There is No Such Thing As A Post-Hurricane World

-By Hannah Reimann

No Existe Un Mundo Poshuracan: Puerto Rican Art in the Wake of Hurricane Maria At The Whitney Museum

From November 23, 2022 – April 23, 2023, the walls and walkways of the 6th floor of The Whitney Museum will be covered with colorful paintings, large screen videos, installation art, photographs, sculpture and poetry of 20 multigenerational artists from Puerto Rico and the diaspora. All the works were made between 2017 and 2022, responses to Hurricane Maria, its aftermath, and other natural disasters. More significantly, it traces and artistically expresses the political, socio-economic circumstances and multi-faceted wreckage this colony of the United States faced before, during and after the disasters, plus how the rest of the world responded and did not respond to its losses. I learned more about Puerto Rico and what it has suffered in recent years than I have in any news report or NPR radio hour — and this is not at all a criticism of any respectable NEWS outlet — It’s that the museum and the artists tell the story so well and, in visual and emotional terms, so completely. 

No Existe Un Mundo Poshuracan: Puerto Rican Art in the Wake of Hurricane Maria is an important show that has the potential to enlighten everyone who attends it. If you go to see Edward Hopper’s New York at The Whitney, please head upstairs to experience this enormous accomplishment, the first exhibit of Puerto Rican art in a US museum in nearly fifty years. Or go to see this show alone. You will have plenty of food for thought for the entire day.

Stepping off the elevators, we are welcomed by a huge video screen of a 105-minute movie by Sofía Córdova, dawn_chorus ii: el niágara en bicicleta, that tells an elaborate story about Hurricane Maria – a presence in the show that one can return to experience in several shorter viewings or from beginning to end before or after viewing the other art. There are comfortable couches and pillows, allowing the viewer to take in the images and information gently and with reflection. 

Gamaliel Rodríguez, Collapsed Soul, 2020–21. Ink and acrylic on canvas, 84 × 112 in. (213.3 × 284.5 cm). © 2021 Gamaliel Rodríguez.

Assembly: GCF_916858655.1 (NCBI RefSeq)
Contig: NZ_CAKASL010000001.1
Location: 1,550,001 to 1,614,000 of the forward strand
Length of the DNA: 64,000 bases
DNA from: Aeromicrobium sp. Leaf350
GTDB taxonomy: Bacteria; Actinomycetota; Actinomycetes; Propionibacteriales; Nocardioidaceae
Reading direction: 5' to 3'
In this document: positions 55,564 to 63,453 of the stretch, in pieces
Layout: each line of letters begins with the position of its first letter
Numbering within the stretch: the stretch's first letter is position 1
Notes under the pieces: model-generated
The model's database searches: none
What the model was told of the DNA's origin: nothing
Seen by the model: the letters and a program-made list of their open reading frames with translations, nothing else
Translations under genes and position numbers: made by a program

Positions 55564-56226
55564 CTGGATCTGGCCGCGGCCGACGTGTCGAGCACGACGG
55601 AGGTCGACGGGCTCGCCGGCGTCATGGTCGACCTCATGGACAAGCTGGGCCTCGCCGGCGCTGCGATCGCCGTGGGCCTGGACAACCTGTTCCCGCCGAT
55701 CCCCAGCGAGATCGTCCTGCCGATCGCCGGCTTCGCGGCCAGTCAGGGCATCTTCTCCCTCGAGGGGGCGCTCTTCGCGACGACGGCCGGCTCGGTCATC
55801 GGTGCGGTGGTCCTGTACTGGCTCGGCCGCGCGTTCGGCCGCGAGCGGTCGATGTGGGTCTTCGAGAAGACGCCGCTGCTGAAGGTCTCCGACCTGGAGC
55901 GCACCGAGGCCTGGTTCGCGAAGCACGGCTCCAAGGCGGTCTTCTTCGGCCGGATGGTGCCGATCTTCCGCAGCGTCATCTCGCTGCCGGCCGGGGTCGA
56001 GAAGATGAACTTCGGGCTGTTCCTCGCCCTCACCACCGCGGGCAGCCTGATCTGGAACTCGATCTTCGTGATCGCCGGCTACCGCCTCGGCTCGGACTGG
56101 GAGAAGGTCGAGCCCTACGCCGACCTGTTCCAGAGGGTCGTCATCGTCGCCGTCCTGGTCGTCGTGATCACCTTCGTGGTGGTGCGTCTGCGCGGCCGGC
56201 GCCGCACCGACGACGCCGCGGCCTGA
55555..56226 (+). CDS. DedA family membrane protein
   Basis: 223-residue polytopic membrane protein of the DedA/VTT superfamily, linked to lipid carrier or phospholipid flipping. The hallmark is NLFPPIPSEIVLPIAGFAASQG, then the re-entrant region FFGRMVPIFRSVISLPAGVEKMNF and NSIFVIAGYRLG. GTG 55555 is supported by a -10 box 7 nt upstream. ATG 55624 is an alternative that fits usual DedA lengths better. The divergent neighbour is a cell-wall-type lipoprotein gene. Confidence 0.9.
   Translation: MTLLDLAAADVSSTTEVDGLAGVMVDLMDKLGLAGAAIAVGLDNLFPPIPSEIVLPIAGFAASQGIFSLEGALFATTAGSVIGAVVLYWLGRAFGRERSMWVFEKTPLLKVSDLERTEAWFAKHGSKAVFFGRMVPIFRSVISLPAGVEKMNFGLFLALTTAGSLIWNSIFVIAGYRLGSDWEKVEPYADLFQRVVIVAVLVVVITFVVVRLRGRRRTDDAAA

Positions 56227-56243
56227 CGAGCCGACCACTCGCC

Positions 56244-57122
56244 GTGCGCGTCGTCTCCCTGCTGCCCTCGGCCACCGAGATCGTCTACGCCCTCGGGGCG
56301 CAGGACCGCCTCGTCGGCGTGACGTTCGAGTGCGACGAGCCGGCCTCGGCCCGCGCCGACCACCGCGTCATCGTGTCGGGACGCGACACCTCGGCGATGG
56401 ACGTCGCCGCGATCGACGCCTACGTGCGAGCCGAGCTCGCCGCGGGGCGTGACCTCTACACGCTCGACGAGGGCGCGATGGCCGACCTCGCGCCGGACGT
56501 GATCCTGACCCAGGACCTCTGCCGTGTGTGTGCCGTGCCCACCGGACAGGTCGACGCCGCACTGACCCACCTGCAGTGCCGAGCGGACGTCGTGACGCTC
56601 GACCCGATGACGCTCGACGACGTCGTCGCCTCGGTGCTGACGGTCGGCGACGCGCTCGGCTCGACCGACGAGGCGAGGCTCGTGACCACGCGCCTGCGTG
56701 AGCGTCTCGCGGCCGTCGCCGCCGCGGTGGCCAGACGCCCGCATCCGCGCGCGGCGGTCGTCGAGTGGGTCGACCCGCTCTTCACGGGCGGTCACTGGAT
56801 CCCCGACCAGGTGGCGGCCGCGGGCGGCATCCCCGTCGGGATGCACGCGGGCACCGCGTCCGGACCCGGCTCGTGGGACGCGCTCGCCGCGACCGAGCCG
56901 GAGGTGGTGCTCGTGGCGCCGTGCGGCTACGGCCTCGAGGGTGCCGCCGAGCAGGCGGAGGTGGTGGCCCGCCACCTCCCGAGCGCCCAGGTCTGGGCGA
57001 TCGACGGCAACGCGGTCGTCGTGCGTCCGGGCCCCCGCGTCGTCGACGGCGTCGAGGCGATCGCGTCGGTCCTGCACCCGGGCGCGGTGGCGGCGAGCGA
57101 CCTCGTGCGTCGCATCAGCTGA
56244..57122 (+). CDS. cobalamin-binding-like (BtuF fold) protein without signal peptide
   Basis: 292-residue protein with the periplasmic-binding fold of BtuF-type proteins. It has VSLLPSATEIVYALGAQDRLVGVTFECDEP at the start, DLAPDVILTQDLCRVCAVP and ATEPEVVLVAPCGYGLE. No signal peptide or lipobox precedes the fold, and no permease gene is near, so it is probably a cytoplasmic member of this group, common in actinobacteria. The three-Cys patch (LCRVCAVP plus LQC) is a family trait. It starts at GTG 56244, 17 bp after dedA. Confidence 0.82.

Courtesy the artist and Nathalie Karg Gallery NYC. Photograph by Gamaliel Rodríguez 

A group of abstract works including two large two-sided pieces by Candida Alvarez mounted on the floor and a series of dark multi-media works by Frances Gallardo (Aerosols) provide context for the entire show. These are sophisticated, educated artists who have cultivated their worldview and expression from years of study in their country and abroad, elaborating on the overarching story of the exhibit in their own languages of media, a patchwork quilt of personalities united by strife and determination to overcome it.

Divided into five sections, the exhibit addresses 1) Resistance and Protest, 

2) Processing, Grieving and Reflecting, 3) Fractured Infrastructures, 4) Ecology and Landscape and, 5) Critiques of Tourism

The curators share often overlooked facts in its display literature on the walls, online and in the catalogue. For example, in contrast to the reported number of 64 people who died from the consequences due to Hurricane Maria and its aftermath, the more accurate number is 4,645, an embarrassing discrepancy.

The outrage expressed in works like Gamaliel Rodriguez’s painting of an exploding container ship, Collapsed Soul, Gabriella Torres-Ferrer’s sculpture of a broken street light, Untitled (with the quote ”Value your American lies”) and photographs of green leaves embossed with scratched-in drawings and text (“I Don’t Recognize Dead Plants”) from Beintéveo by Javier Orfòn, persuade us to reckon with our consciences as Americans – how can we deal with the illness of ignorance, turning our faces away from our global brothers and sisters in Puerto Rico? Can we agree that Climate Change has created an increasing number of hurricanes and can we agree that some people are treated better than others in the aftermath of a natural disaster? The fact-filled literature weaved into the exhibit implores the viewer to ask more questions.